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MSCI ‘s position on Saudi stocks is seen as a good indicator for the economy by UBS. Simon Dawson / Bloomberg
The Swiss investment bank UBS said that Saudi Arabia’s economy appears to be stabilising ahead of its possible inclusion in the MSCI Emerging Markets stock index even amid volatile oil prices and regional conflicts.
Economists at UBS are predicting that GDP growth for the country’s economy will stabilise at about 1 per cent this year and that its currency, which is pegged to the US dollar, will remain unchanged at 3.75 Saudi Arabian riyals over the next 12 months.
“Despite the geopolitical situation, we expect the Kingdom’s economic growth to stabilise and its deficits to shrink,” said Ali Janoudi, head of wealth management for Central & Eastern Europe, Middle East and Africa at UBS and vice chairman of UBS Saudi Arabia.
“Its consolidated fiscal position is a result of measured steps toward cutting expenditures and reducing oil dependence. Economic diversification will likely increase non-oil revenues and private-sector participation, and should benefit sectors like tourism, financials, mining, logistics, and healthcare. UBS will continue to support the kingdom’s growth with its investment banking, asset and wealth management capabilities both globally and through UBS Saudi Arabia.”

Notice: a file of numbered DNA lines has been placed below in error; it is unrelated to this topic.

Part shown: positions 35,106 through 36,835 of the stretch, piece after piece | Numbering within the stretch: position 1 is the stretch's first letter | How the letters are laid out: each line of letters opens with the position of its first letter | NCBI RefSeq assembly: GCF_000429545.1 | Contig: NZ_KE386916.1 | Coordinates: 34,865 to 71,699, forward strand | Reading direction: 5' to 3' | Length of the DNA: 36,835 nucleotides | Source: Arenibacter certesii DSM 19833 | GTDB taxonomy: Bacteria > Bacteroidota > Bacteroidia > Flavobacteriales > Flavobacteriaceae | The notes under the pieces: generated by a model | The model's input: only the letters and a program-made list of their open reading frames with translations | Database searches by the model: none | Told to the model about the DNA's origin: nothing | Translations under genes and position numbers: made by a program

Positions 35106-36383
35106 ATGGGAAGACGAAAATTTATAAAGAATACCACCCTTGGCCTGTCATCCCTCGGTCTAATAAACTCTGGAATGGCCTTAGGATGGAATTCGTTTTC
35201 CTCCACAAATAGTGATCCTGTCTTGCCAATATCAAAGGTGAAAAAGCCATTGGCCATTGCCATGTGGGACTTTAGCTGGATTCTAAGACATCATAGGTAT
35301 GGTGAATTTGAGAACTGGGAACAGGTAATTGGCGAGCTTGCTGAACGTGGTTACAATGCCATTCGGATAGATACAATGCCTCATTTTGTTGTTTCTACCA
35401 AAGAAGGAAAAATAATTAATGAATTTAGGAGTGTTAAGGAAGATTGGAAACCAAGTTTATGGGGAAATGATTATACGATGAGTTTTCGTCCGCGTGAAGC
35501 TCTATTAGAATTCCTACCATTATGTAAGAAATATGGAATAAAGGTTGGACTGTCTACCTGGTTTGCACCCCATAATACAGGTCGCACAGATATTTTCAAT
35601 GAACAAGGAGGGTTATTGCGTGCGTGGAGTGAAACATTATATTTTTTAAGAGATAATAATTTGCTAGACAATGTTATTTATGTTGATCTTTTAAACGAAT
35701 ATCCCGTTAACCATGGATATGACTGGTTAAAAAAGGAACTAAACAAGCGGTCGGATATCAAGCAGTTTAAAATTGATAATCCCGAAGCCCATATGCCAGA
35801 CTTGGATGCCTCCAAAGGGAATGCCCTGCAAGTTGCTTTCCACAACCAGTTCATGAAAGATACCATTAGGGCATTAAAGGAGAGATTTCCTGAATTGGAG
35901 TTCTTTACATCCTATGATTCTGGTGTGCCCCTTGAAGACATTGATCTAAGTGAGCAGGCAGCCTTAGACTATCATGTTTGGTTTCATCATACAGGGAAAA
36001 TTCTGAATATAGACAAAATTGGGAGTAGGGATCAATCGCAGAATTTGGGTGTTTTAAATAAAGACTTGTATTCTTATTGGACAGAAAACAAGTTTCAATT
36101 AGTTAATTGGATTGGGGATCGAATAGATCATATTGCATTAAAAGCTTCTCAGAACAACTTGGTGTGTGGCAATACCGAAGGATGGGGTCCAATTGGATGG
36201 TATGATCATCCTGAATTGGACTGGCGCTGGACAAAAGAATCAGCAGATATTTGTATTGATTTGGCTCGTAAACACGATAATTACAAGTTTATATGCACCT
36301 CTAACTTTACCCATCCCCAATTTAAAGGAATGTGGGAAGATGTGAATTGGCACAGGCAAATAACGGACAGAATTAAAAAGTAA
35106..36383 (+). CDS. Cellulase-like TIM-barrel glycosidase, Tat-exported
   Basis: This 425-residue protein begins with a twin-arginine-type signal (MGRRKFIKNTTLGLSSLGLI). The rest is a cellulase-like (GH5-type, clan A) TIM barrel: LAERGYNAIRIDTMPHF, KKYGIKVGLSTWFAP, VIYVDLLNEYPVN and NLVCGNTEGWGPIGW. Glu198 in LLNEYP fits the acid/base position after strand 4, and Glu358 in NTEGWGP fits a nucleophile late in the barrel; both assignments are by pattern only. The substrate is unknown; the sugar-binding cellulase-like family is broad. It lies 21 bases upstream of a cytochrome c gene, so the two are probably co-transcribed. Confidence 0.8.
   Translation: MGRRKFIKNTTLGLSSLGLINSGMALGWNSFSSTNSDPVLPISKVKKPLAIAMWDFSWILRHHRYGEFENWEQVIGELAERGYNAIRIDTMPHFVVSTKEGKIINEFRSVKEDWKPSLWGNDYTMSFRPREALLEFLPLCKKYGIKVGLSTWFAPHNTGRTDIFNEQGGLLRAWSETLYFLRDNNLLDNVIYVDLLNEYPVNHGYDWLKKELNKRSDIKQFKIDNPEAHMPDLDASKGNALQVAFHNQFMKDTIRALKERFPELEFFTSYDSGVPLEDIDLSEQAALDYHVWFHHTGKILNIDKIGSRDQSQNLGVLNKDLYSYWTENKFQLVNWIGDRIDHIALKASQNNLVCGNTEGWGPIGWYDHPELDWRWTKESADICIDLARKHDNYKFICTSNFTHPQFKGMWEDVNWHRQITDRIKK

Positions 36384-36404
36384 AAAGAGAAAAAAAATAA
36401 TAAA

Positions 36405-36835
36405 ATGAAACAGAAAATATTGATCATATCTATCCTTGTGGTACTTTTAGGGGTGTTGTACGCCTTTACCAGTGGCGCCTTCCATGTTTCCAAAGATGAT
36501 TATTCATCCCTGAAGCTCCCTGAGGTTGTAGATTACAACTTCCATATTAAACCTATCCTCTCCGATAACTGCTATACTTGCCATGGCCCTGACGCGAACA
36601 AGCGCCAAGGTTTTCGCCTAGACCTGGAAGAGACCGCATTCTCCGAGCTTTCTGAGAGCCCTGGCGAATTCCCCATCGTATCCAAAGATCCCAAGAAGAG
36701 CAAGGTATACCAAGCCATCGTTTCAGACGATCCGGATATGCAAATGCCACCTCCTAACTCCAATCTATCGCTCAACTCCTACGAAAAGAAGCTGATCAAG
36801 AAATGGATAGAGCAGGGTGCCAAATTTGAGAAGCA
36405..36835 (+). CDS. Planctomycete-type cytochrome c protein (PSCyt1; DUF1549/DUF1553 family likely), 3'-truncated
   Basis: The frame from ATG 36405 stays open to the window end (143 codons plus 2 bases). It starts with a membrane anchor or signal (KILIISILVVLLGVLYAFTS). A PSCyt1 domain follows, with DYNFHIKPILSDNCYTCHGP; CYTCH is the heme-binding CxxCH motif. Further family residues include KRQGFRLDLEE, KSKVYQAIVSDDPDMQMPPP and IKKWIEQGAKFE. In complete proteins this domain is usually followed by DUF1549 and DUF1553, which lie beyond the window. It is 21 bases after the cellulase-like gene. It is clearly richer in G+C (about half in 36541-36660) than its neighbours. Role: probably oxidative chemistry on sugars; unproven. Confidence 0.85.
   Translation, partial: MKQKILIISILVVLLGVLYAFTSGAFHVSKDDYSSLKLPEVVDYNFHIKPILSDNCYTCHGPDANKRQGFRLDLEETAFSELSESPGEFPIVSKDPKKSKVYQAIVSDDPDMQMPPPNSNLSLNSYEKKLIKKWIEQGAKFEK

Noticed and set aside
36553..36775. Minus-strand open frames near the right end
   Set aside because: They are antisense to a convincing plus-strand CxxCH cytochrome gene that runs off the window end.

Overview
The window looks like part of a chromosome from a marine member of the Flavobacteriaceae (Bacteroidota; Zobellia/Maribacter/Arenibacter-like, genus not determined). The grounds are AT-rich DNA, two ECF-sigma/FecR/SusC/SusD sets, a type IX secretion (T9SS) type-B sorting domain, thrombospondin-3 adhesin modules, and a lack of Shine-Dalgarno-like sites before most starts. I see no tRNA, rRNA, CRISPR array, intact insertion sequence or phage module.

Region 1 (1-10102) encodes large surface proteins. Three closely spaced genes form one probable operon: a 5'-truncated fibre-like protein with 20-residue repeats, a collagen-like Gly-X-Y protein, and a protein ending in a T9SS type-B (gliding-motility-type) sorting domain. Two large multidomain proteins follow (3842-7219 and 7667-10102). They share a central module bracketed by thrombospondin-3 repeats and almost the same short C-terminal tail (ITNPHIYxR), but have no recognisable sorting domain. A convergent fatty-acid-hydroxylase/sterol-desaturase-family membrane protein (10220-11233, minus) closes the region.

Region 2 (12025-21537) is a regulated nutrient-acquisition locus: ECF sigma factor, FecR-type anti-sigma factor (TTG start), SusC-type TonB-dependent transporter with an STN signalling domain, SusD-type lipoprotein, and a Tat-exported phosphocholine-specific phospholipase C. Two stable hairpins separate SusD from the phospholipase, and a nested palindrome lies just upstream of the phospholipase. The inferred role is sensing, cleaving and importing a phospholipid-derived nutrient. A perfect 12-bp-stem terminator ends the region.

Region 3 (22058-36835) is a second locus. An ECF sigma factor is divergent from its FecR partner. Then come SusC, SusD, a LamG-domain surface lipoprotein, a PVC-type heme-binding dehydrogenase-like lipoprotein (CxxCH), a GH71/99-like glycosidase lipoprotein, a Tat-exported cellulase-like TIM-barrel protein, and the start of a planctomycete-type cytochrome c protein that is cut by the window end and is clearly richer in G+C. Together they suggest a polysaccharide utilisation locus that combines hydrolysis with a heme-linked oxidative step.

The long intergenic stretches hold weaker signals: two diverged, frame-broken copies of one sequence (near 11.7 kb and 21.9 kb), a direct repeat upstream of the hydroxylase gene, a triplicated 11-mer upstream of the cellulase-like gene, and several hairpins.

The index compiler MSCI said in June that it had added Saudi Arabia to its watchlist for possible addition to its emerging markets measure of stocks after the kingdom fulfilled a number of pending requirements including bringing settlement in line with leading international stock exchanges.
The decision by MSCI – which has been widely expected – does not, however, mean that Saudi Arabian stocks will immediately join the MSCI Emerging Markets stock index, a gauge that tracks more than 800 stocks in 23 developing nations, and it is likely to take up to two more years before Riyadh-listed equities officially join the index, as is typically the process with any upgrade.
Regional investors said at the time that they expect that investors who track indexes, typically known as passive investors because they do not pick stocks, will buy between US$10 billion and $12bn of Saudi equities as a result of the upgrade, while investors that pick stocks, called active investors, will invest a further $30bn to $35bn.
The upgrade is expected to be announced in mid-2018, while implementation will follow in mid-2019. Equities in the kingdom are expected to rally ahead of the formal inclusion, if history is anything to go by. The move is also expected to give a boost to stocks region-wide.